For a short time, I rejected my neediness. I traveled by myself to Thailand and Kyoto. It wasn’t the first time I’d traveled entirely solo, but it was reassuring to survive in a foreign country without anything but my own resourcefulness. I have friends who feel alone, and it makes them sad, and this is human. But it is important to know that you can do things without a companion. I liked having someone with me who could direct me to adventure and push me toward new experiences. But it’s important to develop that for yourself, too.
5. You don’t have to be alone.
Isolation is not ideal, either. For a long time, I was obsessed with the idea that I should never need anything outside of myself. I wanted to cultivate detachment. To a point, this is useful. But it’s OK to care about people, to get dragged into feeling things, even unpleasant things. That’s part of life. Isolating yourself from the pain of human drama is impossible, but indulging in it is unnecessary. Care about people, even if it hurts sometimes, and never be ashamed of wanting good company.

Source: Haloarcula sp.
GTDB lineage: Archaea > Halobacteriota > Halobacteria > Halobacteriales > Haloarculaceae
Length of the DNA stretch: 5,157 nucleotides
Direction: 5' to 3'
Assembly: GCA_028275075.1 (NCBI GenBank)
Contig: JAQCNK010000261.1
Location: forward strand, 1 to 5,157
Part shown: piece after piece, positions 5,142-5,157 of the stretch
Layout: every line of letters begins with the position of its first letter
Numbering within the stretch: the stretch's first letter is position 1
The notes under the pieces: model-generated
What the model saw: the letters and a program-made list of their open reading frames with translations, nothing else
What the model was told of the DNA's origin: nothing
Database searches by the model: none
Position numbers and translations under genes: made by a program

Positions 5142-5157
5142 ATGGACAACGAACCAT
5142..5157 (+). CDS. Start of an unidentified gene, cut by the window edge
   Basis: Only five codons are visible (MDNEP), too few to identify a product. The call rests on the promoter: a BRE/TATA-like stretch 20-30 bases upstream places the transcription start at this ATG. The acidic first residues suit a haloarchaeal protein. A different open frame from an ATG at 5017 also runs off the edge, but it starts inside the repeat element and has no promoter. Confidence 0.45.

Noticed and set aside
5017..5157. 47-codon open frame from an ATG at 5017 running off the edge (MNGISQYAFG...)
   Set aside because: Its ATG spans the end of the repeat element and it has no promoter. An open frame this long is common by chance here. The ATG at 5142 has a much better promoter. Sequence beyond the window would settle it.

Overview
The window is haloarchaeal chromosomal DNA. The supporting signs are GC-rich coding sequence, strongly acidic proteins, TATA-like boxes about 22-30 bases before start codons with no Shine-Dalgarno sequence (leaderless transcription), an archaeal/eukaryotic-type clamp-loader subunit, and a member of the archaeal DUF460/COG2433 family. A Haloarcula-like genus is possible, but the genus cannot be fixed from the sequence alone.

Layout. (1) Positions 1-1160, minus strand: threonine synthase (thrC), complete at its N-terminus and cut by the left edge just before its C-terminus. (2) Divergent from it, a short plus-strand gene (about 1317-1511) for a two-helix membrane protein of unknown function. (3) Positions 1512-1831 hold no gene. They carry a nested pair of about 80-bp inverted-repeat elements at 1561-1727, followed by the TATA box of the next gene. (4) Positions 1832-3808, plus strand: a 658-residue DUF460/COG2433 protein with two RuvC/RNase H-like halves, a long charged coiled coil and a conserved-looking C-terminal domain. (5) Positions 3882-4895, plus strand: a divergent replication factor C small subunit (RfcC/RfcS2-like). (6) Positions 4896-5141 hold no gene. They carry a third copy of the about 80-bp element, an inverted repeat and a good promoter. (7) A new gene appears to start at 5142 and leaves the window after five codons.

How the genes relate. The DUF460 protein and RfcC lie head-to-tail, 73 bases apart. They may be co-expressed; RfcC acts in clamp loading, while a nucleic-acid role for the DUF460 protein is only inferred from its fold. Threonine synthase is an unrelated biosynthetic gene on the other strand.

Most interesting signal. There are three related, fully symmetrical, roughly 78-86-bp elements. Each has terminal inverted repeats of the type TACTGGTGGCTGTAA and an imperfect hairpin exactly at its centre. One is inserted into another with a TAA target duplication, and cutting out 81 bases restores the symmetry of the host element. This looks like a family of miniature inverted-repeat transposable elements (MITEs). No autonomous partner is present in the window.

6. You don’t have to have fun.
“You’re going to have the best time of your life.” I heard this a lot from people before I left. Nobody meant for it to stress me out, but it did. After all, when you think about the adventures of a lifetime, the rare opportunities you should make the most of, living abroad was always at the top of my list. How many nights did I go out based on subconscious compulsion to “have the best time of my life?” How much did this compound the feeling of failure and insecurity about my ability to cope in Japan? Sometimes I’d look at people’s pictures on Facebook, usually taken in the midst of some drunken romp, and ask myself, “Why am I not having as much fun? What’s wrong with me?”